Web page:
Do you have a plan to vote?
Let us tell you the information you need to register and cast a ballot in D.C.
2014 just got a little less festive for Anacostia.
The neighborhood had its coming-out party of sorts in 2012 with the first annual Lumen8Anacostia, a three-month bash that aimed to put the maligned east-of-the-river spot on the map as an arts destination. The second Lumen8, spanning nearly as long last year, helped cement the neighborhood’s burgeoning reputation for being not just safe, but lively and fun.
The third Lumen8, however, will have to wait: The festival scheduled for this fall has been canceled due to lack of funding.
Nikki Peele, director of marketing and business development at ARCH Development Corporation, the Anacostia-based firm that’s tried to revitalize the neighborhood through the arts and is the driving force behind Lumen8, says ARCH applied for public and private grants for Lumen8 that never came in. (The first Lumen8 was funded partly through an ArtPlace grant via the D.C. Office of Planning.) This year’s festival was initially going to be held in the spring. Then, when funding was still lacking, it got pushed back to the fall. Now it’s been scrapped altogether.
“We just didn’t get any grant funding,” says Peele. “We couldn’t afford to take on the whole financial burden ourselves.”
The cancellation of this year’s Lumen8 is the latest stutter-step for a neighborhood with all the right fundamentals for a rebirth—-Metro accessibility, a riverfront location, attractive historic properties, a walkable main drag—-but a seemingly endless store of bad luck. The popular and, in a neighborhood severely lacking in sit-down eateries, potentially transformational restaurant Uniontown Bar and Grill on Martin Luther King Jr. Avenue closed in 2012 not because of slow business, but due to internal complications after its owner was convicted of drug smuggling. Likewise, an ownership dispute shuttered the remaining proper sit-down spot last year, just a year after its previous re-opening. (Both have since re-opened.) Development projects have been just as hard to come by.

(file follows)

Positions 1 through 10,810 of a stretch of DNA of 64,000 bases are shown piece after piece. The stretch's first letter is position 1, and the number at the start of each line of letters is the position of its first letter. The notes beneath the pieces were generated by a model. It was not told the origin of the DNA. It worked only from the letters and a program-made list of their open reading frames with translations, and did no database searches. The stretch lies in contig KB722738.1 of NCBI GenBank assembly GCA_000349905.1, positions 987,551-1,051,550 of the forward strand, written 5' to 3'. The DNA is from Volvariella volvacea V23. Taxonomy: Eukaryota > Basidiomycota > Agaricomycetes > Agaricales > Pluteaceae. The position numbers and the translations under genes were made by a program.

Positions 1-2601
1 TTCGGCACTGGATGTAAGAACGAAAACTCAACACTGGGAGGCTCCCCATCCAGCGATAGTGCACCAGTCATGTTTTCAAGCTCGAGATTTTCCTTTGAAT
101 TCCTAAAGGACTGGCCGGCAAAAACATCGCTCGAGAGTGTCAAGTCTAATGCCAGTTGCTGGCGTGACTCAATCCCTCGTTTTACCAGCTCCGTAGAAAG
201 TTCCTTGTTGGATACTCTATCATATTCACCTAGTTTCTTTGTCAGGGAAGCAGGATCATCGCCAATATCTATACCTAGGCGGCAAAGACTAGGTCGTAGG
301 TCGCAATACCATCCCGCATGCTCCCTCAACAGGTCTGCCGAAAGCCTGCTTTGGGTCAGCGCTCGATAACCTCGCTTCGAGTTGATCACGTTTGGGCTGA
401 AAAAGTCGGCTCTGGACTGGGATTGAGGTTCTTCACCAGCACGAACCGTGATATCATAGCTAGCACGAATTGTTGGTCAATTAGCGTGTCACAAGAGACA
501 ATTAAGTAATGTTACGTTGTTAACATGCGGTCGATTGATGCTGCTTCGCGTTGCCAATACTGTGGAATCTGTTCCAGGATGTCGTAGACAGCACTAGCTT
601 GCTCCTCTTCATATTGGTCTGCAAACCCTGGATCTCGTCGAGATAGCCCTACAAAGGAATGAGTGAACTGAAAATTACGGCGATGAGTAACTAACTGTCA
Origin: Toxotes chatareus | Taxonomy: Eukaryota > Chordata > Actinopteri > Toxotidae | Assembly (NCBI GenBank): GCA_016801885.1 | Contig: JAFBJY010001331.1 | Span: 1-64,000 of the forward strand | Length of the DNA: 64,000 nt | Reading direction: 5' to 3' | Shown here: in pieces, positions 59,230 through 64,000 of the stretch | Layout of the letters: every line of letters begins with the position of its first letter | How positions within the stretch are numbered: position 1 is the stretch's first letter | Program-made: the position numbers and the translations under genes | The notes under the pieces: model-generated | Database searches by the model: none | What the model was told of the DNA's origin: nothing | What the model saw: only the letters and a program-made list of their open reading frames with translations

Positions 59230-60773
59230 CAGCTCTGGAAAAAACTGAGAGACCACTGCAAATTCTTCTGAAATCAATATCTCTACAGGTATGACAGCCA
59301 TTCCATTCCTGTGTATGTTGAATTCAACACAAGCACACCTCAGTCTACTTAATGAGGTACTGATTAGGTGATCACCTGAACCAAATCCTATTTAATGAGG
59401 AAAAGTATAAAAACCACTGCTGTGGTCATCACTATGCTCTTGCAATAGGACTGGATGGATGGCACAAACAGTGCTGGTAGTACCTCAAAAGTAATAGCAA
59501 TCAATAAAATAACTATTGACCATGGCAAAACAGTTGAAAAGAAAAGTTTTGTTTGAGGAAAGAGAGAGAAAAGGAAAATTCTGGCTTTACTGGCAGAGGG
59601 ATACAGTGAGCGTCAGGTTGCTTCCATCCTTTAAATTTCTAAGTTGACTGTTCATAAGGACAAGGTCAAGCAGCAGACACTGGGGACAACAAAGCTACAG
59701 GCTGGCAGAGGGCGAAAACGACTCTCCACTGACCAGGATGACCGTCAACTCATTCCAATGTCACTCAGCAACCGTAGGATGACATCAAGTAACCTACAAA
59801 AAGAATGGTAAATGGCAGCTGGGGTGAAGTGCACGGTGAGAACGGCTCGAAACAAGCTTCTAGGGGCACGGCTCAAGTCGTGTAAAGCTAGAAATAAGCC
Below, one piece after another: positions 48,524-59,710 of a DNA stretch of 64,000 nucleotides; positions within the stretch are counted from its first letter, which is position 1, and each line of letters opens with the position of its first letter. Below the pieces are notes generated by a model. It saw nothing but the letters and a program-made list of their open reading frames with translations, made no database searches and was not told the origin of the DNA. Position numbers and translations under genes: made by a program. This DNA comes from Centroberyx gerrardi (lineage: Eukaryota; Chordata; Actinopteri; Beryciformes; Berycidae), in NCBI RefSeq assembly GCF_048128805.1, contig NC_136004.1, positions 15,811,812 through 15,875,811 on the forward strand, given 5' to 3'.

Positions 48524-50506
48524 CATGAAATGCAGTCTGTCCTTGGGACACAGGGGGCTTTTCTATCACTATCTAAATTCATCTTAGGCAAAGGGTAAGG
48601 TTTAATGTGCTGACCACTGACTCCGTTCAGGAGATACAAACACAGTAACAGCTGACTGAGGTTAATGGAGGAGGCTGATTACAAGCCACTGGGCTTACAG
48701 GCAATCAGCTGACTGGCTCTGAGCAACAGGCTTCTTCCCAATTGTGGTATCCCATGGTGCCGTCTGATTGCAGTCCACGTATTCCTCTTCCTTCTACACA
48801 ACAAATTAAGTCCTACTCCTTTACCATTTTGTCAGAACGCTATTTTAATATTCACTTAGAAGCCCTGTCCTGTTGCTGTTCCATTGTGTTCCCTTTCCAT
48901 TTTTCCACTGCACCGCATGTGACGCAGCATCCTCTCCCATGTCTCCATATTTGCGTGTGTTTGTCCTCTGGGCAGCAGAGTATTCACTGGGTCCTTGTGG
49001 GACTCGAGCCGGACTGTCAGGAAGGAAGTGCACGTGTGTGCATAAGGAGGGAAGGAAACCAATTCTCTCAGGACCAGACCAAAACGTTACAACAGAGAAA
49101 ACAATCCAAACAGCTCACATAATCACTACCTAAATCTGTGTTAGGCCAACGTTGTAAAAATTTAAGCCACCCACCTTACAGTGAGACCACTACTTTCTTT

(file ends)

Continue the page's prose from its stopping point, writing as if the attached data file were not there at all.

ARCH notified community members of the Lumen8 cancellation last week. Peele says that while nothing had been set in stone, many people in the neighbohrood had expressed interest in participating. “There wasn’t a small business that didn’t ask me about it,” she says. “There wasn’t an artist that didn’t ask me about it. There wasn’t a volunteer that didn’t ask me about it.”
Ultimately, Peele says, ARCH opted to cancel the festival rather than scaling it back. But ARCH has been in talks with the Anacostia Business Improvement District about holding a smaller arts event later this year, and Peele expects there to be a Lumen8Anacostia 2015.
“We are definitely hopeful that we’ll be able to hold Lumen8 next year,” she says. “We understand that Lumen8Anacostia is important to a lot of people.”
Image from the Lumen8Anacostia website